Media celebrates FIR against Arnab Goswami. Here's why it's troubling
On Monday, a Delhi court ordered registration of FIR against Arnab Goswami, the editor-in-chief of Republic TV on the complaint of Congress MP Shashi Tharoor. And, Goswami's critics collectively rejoiced. Those who disagree with his brand of journalism claimed they wouldn't bat an eyelid even if he is put in jail. Ideologies aside, here's why this is absolutely problematic.
Tharoor dragged Goswami to court over his coverage into the death of Sunanda Pushkar, his wife. The Congress MP claimed Goswami stole important documents related to the probe and even hacked into his e-mail. Senior advocate Vikas Pahwa and advocate Gaurav Gupta, who appeared for Tharoor, told the court he aired the material, which he procured 'illegally', to increase his channel's viewership.
Tharoor added he was forced to knock on court's door as police didn't take cognizance of his complaint. Notably, Tharoor has already filed two cases against Goswami- a civil defamation suit and a criminal defamation suit. He alleged Goswami made malicious remarks about him on his shows. After hearing Tharoor's side of the story, Metropolitan Magistrate Dharmender Singh directed police to lodge an FIR.
Responding to the court's order, Goswami released a statement saying he was proud of what he had done. "I am proud that we have done so and that because of our investigative journalism, the Sunanda Pushkar case is under scrutiny," he said. In his battle cry, Goswami added he will fight the case in the courts and hoped Indians will support him.
Now that we have established the facts, let's address the problem. Soon after Delhi court ordered the FIR, 'celebrated' journalists, including Barkha Dutt, clapped their hands. Their argument? Goswami has brought down discourse of TV debate, has peddled fake news, and tarnished the image of journalism. With their tweets, media personnel showed once again they detest Goswami, and the hate sadly trumped logic.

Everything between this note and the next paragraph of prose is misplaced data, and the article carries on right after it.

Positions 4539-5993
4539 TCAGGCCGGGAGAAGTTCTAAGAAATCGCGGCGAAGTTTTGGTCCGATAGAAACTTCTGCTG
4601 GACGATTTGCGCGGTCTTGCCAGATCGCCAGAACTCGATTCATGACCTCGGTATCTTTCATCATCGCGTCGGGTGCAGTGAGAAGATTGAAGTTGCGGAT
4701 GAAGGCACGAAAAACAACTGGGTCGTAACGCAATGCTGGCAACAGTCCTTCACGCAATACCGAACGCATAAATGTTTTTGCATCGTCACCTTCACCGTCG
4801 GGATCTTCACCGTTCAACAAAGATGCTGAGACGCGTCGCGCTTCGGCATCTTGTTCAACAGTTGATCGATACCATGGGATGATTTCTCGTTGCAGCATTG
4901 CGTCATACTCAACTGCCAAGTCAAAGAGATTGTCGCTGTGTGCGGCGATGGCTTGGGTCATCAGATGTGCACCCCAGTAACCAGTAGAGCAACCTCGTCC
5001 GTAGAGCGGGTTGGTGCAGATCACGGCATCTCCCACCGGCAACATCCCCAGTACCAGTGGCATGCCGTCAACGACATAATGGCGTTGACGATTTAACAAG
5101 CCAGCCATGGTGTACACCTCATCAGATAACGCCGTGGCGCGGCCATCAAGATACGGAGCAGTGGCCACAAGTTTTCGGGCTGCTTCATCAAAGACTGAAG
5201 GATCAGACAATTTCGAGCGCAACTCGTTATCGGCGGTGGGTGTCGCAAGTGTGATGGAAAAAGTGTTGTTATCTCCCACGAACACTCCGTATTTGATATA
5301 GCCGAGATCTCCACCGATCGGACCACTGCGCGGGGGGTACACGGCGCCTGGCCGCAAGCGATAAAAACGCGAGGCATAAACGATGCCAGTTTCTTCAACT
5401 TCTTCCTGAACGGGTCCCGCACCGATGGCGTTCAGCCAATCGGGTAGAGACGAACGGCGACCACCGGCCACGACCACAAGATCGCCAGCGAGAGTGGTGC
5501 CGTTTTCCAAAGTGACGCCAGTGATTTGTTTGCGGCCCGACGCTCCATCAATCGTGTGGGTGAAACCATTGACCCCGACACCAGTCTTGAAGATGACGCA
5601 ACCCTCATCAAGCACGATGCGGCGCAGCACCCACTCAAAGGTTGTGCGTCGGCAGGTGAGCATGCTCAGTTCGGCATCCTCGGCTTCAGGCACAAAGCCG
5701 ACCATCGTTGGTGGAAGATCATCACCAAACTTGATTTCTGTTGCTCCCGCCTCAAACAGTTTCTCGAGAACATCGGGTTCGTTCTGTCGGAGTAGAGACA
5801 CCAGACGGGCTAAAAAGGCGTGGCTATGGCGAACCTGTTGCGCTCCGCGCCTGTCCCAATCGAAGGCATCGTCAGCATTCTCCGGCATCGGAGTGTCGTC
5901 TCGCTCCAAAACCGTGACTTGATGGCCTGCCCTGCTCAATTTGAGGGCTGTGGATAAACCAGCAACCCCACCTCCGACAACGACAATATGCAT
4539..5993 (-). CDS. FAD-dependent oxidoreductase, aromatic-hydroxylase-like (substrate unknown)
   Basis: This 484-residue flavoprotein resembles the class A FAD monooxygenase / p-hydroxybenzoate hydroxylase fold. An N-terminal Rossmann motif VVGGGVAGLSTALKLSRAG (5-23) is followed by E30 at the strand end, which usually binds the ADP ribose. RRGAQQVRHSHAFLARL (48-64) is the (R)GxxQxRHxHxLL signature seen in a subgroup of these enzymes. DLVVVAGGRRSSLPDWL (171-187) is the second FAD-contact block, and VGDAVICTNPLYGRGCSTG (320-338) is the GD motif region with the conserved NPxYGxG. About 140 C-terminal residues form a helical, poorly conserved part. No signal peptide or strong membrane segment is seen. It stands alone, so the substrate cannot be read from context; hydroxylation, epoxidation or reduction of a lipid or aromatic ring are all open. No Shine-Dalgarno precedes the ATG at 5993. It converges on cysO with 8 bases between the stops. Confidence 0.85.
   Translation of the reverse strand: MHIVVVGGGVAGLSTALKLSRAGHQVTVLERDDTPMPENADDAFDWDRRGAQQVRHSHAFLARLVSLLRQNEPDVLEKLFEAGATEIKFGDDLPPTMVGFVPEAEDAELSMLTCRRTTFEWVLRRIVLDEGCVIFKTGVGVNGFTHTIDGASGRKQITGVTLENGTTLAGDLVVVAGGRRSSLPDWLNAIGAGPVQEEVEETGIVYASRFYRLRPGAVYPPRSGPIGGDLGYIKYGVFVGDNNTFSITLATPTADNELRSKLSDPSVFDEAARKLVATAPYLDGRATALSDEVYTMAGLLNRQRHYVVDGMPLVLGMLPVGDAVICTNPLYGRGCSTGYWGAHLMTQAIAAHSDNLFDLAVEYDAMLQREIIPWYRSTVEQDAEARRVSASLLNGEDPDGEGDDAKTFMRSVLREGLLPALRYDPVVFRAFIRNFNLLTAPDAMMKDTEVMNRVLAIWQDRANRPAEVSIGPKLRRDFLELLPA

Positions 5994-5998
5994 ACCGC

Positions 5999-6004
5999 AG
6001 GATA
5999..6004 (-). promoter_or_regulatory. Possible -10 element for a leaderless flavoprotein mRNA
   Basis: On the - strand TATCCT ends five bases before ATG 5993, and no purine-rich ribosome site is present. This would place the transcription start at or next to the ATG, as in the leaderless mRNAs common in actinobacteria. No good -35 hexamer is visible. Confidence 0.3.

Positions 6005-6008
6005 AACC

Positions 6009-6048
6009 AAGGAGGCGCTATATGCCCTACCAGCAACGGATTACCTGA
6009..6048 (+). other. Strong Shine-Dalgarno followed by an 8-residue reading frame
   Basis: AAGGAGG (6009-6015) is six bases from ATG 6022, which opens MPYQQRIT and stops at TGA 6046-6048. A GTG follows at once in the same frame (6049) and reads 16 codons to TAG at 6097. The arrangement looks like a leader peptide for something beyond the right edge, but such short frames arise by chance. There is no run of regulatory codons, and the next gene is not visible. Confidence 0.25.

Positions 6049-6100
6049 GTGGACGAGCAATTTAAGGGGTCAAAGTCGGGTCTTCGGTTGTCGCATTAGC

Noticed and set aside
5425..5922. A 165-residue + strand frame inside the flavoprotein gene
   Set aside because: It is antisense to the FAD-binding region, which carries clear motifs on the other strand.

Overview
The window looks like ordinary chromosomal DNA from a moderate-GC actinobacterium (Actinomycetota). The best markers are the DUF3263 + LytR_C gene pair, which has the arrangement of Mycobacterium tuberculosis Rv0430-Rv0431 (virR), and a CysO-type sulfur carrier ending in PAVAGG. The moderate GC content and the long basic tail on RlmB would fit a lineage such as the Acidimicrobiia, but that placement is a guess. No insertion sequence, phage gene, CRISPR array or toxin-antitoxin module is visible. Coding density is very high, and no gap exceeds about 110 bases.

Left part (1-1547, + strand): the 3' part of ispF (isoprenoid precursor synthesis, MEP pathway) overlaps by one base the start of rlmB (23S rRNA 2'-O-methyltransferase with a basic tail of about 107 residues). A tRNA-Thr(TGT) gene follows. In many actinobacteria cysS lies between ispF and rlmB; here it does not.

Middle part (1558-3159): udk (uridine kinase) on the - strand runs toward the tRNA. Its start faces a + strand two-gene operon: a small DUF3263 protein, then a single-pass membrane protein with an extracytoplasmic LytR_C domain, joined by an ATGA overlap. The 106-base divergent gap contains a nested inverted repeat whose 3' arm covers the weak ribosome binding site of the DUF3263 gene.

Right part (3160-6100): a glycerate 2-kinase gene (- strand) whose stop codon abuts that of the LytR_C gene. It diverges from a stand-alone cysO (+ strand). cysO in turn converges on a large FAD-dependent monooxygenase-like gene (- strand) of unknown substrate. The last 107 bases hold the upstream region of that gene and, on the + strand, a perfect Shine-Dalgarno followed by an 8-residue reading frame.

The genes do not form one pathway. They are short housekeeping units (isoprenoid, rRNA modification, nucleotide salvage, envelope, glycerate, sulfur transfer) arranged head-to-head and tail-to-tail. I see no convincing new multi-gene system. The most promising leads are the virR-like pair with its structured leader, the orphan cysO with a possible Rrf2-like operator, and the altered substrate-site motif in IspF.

Goswami has given enough reasons for people to dislike him- his theatrics on prime time, his unabashed love for the (right) ideology and the topics he chooses for debates, to name a few. His habit of shouting on top of panelists also makes his shows unbearable. But even with all the flaws, Goswami is a journalist and the FIR sets a bad precedence.
Tharoor claims Goswami accessed the documents 'illegally' when the latter was merely doing his job. With ministers and governments hell-bent on hiding facts from citizens, the onus of revealing truth falls on journalists. They rely on sources to leak information which then gets undivided attention from everyone. From Bofors to Nira Radia tapes, the fourth pillar of democracy uncovers the reality.
While Goswami's case prompted several reactions, others weren't this fortunate. In December last year, Manipuri journalist Kishorechandra Wangkhem was sentenced to prison for one year, under the stringent NSA, for allegedly slamming Prime Minister Narendra Modi. And journalists are not only jailed but murdered as well. According to the Committee to Protect Journalists, 5 Indian journalists were killed in 2018, 4 in 2017 and 2 in 2016. Freedom of the press is a sham.
It's also important to note that the ones who probably want Goswami jailed have shouted press freedom more than once when 'one of their own' came under scrutiny. The bottom line is: Goswami accessed data which was 'supposed to be hidden'. That's journalism's most basic definition. The reactions to Goswami's case have shown us once again that the media industry needs a reboot.